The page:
Eight miles of Echo Lake streets to be resurfaced

Monday, July 25, 2011

Do you live on one of the Echo Lake neighborhood streets marked in purple on the map? If you do, your street will be resurfaced next month, as part of Shoreline's street maintenance program.

Public Works will use a process called "Chip-seal" or "Bituminous Surface Treatment" (BST). Chip-seal has been used in Mountlake Terrace for years, but this is the first time for Shoreline.

Shoreline originally started resurfacing streets with asphalt, which creates a very smooth surface. It is also extremely expensive, and the original project had some difficulties with the asphalt peeling.

BST is very durable and inexpensive compared to asphalt. Jesus Sanchez, Director of Operations in the Public Works department, told Echo Lake residents at a public meeting in May, that one mile of asphalt was about the same cost as eight to ten miles of BST.

Public Works has been working with a consultant who has national expertise in BST. Contractors have been lined up. The City is waiting for hot weather. The BST process they have chosen requires three layers of material, with a curing period of 5-7 days between the second and third coat. The hotter the weather, the faster the new surface will cure.

Residents reminded the staff about the August 2 Night Out Against Crime block parties and staff promised that the work would take place after that date.

In response to questions, Sanchez said that residents would be notified street by street and given about a week's notice of work to be done.

The bed of the truck rises 13 feet.  Trees and other vegetation have to be cleared in advance.
Photo courtesy City of Shoreline.
Residents need to cut back all vegetation on their property which would be in the path of the trucks when the bed is up - typically a height of 13 feet.

Residents need to plan to avoid driving on the new surface until the traffic revision signs are removed.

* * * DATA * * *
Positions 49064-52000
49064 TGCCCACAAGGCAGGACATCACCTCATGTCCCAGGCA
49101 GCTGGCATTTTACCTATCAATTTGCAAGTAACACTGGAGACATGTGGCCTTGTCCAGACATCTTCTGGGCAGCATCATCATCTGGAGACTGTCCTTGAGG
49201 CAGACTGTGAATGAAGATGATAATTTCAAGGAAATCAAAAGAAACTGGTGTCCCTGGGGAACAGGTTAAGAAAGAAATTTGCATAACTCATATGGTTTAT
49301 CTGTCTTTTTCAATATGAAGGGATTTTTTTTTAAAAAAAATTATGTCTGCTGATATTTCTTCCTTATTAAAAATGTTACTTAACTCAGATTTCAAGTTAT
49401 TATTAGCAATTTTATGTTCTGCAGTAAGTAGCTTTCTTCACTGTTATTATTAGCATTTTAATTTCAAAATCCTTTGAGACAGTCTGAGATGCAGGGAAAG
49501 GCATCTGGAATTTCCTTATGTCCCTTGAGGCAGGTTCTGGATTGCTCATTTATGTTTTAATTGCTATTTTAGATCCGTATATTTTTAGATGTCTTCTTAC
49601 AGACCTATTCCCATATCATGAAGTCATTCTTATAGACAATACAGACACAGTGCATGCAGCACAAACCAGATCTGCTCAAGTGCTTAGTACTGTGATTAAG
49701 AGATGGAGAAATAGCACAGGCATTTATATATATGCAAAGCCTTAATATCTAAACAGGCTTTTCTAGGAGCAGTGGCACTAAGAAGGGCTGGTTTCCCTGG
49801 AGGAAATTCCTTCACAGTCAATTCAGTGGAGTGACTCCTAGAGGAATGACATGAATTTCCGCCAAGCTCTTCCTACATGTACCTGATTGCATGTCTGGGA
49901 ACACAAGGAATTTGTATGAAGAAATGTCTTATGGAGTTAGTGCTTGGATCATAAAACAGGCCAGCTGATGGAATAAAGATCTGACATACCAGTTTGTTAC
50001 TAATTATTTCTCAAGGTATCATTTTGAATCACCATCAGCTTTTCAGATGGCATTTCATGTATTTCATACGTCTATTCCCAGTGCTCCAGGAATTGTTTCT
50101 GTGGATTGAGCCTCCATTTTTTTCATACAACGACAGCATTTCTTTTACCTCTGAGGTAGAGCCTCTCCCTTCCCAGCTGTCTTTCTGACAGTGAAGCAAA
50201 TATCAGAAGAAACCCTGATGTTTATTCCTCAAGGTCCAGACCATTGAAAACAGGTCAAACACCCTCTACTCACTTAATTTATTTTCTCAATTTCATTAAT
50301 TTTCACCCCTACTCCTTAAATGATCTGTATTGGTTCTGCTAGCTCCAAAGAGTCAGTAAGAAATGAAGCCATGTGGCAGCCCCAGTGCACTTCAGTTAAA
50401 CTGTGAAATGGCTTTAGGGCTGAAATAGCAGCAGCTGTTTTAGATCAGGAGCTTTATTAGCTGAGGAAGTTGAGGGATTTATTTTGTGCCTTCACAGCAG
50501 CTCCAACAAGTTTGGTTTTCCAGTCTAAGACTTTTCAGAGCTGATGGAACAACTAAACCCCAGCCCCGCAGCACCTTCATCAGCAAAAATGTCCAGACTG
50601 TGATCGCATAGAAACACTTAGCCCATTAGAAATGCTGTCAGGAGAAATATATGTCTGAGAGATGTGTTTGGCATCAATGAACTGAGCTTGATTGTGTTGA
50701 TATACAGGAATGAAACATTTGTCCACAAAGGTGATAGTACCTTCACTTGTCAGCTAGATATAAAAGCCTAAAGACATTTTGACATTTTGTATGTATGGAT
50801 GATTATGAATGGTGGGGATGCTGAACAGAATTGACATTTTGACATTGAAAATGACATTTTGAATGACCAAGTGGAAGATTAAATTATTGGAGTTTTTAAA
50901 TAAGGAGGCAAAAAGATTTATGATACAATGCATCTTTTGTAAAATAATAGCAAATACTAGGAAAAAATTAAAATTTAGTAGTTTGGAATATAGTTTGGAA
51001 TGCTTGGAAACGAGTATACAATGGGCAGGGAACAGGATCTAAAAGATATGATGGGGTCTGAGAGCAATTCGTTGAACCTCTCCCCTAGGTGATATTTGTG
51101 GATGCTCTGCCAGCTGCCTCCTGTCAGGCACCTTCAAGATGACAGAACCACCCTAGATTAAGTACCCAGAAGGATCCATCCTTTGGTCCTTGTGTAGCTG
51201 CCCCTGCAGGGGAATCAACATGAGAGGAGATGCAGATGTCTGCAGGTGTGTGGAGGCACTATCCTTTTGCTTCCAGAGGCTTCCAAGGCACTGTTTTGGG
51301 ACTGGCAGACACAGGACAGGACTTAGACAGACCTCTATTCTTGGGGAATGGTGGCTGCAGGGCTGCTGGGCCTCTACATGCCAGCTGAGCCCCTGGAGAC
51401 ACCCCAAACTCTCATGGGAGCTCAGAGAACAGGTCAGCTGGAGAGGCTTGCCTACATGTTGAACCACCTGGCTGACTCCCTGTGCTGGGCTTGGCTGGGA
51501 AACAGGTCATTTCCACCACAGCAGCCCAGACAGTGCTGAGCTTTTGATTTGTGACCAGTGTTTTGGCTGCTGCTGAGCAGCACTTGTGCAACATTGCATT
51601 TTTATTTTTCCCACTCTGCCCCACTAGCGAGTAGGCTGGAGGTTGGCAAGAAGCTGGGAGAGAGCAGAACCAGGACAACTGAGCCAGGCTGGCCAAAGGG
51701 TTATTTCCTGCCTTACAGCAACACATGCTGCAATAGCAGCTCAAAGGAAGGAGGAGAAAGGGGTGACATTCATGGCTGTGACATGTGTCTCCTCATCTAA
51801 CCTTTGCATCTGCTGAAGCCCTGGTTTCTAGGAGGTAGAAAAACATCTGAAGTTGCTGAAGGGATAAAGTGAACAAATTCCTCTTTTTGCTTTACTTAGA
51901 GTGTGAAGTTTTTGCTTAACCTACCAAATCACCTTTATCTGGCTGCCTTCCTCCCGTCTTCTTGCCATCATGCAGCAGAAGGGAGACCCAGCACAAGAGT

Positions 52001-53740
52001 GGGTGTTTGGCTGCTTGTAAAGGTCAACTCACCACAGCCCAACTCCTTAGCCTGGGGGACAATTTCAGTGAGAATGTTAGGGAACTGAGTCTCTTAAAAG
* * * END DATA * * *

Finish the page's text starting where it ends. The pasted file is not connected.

Public Works wants to know about any imperfections in the streets, so they can be repaired before the new surface goes on. (See article). Public Works staff are surveying the streets but they want to make sure they haven't missed anything.

There is a set of questions and answers on the City street maintenance website.

Some streets in Echo Lake are not being resurfaced now because there is other work planned for them.  Many streets to the east of 5th Ave NE were resurfaced with asphalt under the first resurfacing project.




3 comments:

Tina C.,  July 25, 2011 at 11:14 AM  

Yes, MLT has used for years and every time, there is loose gravel to chip your cars and loose "tar" to get thrown on the undersides and around the wheel wells. I guess we should be glad Shoreline can still DO road maintenance, but wish this wasn't the method.

DKH July 26, 2011 at 10:13 AM  

I sent your comment to Jesus Sanchez and asked for his feedback. He said:

"I understand this person’s frustration regarding the chip seal process. The City has taken serious concern with regards to loose chips and tar. In the specifications requirements section of the contract, the City has asked for a much higher standard of street sweeping (more sweeping rotations) right after the application process, in order to minimize rock and chip impacts. Additionally, the City has also placed the responsibility on the contractor to have in place a program for tar removal, at the contractor’s expense for any vehicle stained by tar.

"The City’s goal is to make the BST program as successful as possible both in taking care of the road maintenance and, at the same time, taking care of the City’s residents who pay for the road maintenance through their taxes."

Anonymous,  August 13, 2011 at 3:33 PM  

This is really a second class way to maintain Shoreline neighborhood streets. Now our streets look like rural country roads, not the clean neighborhood roads we've enjoyed in the Echo Lake neighborhood for years. Sure it cheap, but at the cost of dangerous loose gravel (very hazardous to motorcycles & bikes), windshield chips & cracks, tar stains, and increased road noise due the rough aggregate road surface. Given a choice, asphalt resurfacing would be my preference, even with the higher cost, it's worth it in the long run.

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